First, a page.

I have a sinking feeling…
Again, noise but this time; it is welcome. I sat in a high school gymnasium brimming full of parents awaiting a band showcase. Some of the children appeared nervous; others nonchalant but you sensed the expectancy in the parents’ faces as they marched up and down stairs searching for the perfect sitting spot; cameras at the ready. This scene unfolds around me time and time again. This showcase culminated a year of achievement for my fifth grader who participated in a large band concert for the first time.
Behind me sat a fellow classmate of my older son, biting her nails nervously. Both she and my son await results from their band try-outs last Friday and shared how their auditions went. As the noise level increased my son edged closer to me; prepping me. I think I did poorly, Mom. I thought it was okay but now, I’m not so sure. After his try-out his band teacher asked if he’d be interested in playing the baritone. Not a good sign. My son plays a trumpet and this will be his third year. He does not take private lessons; though he has had exposure to music at a young age with piano lessons. He is gifted in composition and theory but has not found a comparable teacher since we have returned to our current home. This vertical showcase showed the progression from 1st year band students (5th grade), 2nd year (6th grade) and those in their 3rd year and beyond (jr. high and high school). The concert featured the five elementary schools that feed into our junior high and eventually, hopefully, end up in this same high school gym playing with this high school band program.
The competition is fierce for a chair in these programs; music is a priority in our community. My son’s jr. high drumline ranks first in our region; our high school usually places 1st or 2nd in the world championships in Indianapolis, IN. My older son yearns to be a part of this and practiced hard for his audition. But was it enough? When he did his last run -through it was not perfect and I bit my tongue. He needed more note accuracy, instead of slurring he sometimes tongued notes. I am a saxophonist; not a brass player. The lip positions are not something I understand. The thought had occurred to me to place my son in private lessons and again, I had to fight this urge. Why? Why do I always have to pay money to someone else? Isn’t it enough that the student has the willingness and drive to learn? I feel like this was the sport of swimming all over again. I find that I constantly fight this urge. Just as GATE (gifted and talented education) kids take after school academics to be higher on the curve and two grade levels above where they currently are, do I have to throw my own kids in the frying pan? Instead of keeping up with the Joneses with material things; I’m being forced to keep up with the extremely high academic and performance expectations for my child to even advance in a school program where they are supposed to learn and thrive.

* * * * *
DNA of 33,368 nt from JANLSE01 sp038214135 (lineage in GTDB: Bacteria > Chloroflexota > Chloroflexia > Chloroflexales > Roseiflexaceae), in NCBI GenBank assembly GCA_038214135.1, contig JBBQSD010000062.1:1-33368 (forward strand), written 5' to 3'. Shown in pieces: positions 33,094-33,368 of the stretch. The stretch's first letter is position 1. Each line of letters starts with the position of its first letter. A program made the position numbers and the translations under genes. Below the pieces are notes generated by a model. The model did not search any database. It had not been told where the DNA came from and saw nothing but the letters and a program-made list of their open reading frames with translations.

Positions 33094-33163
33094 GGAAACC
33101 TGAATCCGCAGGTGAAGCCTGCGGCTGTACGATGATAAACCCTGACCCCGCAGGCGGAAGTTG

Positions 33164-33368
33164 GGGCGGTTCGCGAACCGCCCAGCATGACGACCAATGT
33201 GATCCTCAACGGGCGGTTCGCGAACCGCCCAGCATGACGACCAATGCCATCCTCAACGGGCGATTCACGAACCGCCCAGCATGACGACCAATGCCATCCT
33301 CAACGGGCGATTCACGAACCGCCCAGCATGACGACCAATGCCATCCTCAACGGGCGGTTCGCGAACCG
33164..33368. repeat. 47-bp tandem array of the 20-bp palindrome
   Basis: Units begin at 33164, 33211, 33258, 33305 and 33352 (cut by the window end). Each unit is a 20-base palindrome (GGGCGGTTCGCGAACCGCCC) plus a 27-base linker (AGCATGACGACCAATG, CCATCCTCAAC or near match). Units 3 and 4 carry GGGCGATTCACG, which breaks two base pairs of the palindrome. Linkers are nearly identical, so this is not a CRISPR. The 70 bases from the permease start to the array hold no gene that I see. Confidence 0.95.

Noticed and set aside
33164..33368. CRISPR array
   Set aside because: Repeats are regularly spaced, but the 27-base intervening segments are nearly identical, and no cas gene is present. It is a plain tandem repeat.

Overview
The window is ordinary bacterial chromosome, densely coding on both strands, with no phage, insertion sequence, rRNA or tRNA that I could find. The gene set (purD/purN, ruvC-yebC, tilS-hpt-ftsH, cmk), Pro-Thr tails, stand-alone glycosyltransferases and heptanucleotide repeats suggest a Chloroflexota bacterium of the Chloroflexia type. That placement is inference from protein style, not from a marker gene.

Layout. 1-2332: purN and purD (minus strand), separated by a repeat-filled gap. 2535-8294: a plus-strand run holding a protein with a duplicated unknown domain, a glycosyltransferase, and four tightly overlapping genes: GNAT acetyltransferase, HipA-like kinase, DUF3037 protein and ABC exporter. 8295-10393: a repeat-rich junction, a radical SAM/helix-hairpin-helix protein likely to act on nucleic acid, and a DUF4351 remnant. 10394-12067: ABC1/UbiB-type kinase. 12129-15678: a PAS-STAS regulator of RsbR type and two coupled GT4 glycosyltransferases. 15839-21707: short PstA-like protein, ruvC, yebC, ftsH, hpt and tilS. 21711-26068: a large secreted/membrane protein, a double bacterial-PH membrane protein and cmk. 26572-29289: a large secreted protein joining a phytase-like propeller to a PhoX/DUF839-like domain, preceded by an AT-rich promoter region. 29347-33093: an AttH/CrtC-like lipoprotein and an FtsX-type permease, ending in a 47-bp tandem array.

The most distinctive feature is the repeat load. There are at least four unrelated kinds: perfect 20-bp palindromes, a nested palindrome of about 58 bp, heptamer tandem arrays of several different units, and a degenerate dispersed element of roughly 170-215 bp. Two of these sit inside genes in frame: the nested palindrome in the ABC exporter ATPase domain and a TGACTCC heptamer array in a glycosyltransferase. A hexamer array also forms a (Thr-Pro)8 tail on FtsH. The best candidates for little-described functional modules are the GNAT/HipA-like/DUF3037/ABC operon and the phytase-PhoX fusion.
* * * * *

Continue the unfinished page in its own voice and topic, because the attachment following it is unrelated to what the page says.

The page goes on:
As a parent, would you do this? Would you pay to put your child above the curve? And if so, when do you stop?